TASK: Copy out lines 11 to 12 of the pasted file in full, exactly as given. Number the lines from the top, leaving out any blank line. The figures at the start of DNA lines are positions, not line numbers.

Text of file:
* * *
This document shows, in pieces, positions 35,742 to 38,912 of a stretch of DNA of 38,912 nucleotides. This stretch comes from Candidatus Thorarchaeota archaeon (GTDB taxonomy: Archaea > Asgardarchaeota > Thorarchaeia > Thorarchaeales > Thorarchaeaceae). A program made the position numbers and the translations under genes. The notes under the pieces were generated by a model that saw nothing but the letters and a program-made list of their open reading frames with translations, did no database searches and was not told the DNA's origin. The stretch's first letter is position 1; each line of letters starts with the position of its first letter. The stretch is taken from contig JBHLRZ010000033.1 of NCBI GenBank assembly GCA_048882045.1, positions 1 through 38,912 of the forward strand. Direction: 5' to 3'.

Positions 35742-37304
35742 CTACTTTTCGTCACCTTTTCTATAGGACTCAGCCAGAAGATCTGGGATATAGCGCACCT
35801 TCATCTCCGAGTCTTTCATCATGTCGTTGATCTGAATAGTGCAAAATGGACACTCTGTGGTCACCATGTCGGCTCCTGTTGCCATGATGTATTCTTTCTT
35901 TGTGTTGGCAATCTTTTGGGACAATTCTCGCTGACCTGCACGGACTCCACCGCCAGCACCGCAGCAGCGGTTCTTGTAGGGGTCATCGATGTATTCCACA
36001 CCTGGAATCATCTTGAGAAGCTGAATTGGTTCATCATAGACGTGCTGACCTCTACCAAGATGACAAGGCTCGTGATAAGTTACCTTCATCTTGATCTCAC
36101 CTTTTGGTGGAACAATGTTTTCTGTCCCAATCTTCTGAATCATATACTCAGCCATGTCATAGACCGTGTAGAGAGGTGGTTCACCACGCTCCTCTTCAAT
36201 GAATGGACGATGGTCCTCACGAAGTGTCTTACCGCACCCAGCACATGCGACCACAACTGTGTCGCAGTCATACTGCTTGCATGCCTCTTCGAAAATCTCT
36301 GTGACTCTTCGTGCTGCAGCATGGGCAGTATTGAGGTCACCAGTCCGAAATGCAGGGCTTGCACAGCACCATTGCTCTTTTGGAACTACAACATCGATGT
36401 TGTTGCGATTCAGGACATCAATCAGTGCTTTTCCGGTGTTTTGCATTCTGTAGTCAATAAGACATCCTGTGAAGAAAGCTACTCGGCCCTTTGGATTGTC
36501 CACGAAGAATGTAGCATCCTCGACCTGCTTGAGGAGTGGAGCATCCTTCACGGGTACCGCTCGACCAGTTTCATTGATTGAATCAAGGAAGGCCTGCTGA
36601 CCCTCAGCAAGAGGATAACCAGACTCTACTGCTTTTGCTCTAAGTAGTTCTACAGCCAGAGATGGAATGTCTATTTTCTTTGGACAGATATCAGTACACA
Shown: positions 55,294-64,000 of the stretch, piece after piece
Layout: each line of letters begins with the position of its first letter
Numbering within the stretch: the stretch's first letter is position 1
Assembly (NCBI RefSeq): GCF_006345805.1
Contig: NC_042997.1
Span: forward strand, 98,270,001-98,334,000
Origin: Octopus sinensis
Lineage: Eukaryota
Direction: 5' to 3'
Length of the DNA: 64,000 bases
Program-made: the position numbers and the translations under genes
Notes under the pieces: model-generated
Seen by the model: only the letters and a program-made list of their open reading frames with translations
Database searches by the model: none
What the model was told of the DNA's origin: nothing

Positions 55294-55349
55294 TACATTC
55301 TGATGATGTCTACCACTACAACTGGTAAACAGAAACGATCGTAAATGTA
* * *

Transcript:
36501 CACGAAGAATGTAGCATCCTCGACCTGCTTGAGGAGTGGAGCATCCTTCACGGGTACCGCTCGACCAGTTTCATTGATTGAATCAAGGAAGGCCTGCTGA
36601 CCCTCAGCAAGAGGATAACCAGACTCTACTGCTTTTGCTCTAAGTAGTTCTACAGCCAGAGATGGAATGTCTATTTTCTTTGGACAGATATCAGTACACA